West Falmouth Fire Station

The West Falmouth fire station

Falmouth Town Manager Julian M. Suso said Wednesday,  February 19 that there are no plans to close the West Falmouth Fire Station on July 1.

“What I can confirm is there is no proposal before the board of selectmen to close the West Falmouth station,” Mr. Suso said. “As long as we are able to staff the West Falmouth station, it will continue to be operational.”

There will be a change, but it relates to staffing. He said the start of shift staffing at the Falmouth Fire Rescue Department will increase from 10 firefighters to 14 firefighters on July 1.

“Chief Small will be allocating those 14 firefighters within the existing stations,” Mr. Suso said. “The challenge with West Falmouth is it can no longer function with one firefighter as it has in the past.”

At the community forum on the present and future of fire protection services on January 21, Chief Michael F. Small said starting on July 1, six firefighters will be assigned to the fire department headquarters on Main Street, four firefighters will be assigned to the East Falmouth fire station, two firefighters will be assigned to the North Falmouth fire station and two firefighters will be assigned to the Woods Hole fire station. He discussed a number of options to keep the West Falmouth fire station open at that time.

“The most active option we are exploring is a collaborative arrangement with the firefighters union to fill two positions with voluntary overtime starting on July 1, which would increase start of shift manning from 14 to 16,” Mr. Suso said. “That would allow Chief Small to staff two firefighters at West Falmouth, if those volunteers come forward.”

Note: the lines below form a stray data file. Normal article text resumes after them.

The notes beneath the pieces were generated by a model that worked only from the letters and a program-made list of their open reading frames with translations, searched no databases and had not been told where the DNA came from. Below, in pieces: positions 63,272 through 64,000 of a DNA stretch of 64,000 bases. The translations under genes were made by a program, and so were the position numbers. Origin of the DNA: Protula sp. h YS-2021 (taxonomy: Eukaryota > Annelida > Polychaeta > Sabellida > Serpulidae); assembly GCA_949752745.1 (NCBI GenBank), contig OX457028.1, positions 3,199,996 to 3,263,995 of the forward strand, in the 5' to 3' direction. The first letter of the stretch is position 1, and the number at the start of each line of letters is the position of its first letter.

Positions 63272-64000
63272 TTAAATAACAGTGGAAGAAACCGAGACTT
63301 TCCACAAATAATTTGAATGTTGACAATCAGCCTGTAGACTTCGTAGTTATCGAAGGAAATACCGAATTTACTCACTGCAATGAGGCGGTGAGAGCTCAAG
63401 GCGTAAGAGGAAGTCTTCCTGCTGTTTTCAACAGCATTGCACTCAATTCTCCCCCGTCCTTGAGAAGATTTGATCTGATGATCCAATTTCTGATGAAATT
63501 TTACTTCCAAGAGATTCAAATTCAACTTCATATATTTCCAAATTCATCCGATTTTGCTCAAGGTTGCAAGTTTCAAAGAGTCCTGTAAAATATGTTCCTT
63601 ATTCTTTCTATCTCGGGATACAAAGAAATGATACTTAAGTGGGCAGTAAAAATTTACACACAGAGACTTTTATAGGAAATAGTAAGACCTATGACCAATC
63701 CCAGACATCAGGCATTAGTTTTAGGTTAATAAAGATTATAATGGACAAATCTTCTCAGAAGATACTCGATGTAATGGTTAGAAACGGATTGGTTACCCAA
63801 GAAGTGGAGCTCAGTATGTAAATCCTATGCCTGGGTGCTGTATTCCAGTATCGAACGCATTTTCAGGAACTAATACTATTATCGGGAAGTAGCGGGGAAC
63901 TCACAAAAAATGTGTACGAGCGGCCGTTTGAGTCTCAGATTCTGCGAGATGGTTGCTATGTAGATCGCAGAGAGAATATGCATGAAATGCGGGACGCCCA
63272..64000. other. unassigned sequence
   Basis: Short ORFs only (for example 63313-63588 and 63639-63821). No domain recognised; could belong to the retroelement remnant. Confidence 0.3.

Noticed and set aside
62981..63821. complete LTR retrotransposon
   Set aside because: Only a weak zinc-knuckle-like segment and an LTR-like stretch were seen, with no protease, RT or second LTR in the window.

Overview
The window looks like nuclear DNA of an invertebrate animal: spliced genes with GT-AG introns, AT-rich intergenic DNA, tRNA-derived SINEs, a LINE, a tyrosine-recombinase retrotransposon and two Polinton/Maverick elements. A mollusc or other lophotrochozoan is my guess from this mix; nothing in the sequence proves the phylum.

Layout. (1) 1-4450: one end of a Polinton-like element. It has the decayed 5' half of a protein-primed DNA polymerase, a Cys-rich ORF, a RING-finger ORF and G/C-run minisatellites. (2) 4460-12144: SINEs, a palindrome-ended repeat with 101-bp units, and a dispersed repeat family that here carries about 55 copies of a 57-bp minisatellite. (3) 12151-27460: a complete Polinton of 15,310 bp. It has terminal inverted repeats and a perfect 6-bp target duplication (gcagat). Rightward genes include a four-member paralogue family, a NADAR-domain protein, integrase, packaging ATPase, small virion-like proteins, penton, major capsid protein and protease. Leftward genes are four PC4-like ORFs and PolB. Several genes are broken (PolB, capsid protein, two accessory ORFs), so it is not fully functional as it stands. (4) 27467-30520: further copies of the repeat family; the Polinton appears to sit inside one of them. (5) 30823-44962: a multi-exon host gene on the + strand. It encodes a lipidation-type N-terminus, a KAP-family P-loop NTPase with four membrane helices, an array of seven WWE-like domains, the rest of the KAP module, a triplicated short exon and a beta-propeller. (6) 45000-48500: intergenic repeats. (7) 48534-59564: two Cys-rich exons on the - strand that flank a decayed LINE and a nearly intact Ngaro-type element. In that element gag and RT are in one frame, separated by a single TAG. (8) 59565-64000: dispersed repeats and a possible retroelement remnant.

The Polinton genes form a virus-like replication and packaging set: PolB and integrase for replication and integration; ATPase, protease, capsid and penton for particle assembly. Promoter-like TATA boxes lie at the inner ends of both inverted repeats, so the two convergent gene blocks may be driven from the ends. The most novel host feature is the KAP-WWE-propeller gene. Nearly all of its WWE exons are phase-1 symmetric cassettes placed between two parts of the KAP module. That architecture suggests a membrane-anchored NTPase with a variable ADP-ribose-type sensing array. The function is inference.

He is “cautiously optimistic” firefighters will take those overtime shifts, citing the Woods Hole fire station as the reason why.

“To put this in context, for the past 18 months, Chief Small has been working with the fire union in voluntarily securing an additional firefighter on overtime to staff the Woods Hole station,” Mr. Suso said.

He said the overtime shift at the Woods Hole station is filled approximately 80 percent of the time.

“In the past 18 months, we have had a firefighter willing to do that for the Woods Hole station,” Mr. Suso said. “This is an approach we’ve had some success with in working with the union.”

Noting that this concept was discussed at January’s forum, he said town administration has not proposed closing the station.

“I’m not sure where that conclusion was drawn,” Mr. Suso said. “There is no proposal before the board of selectmen that I have brought forward to them.”

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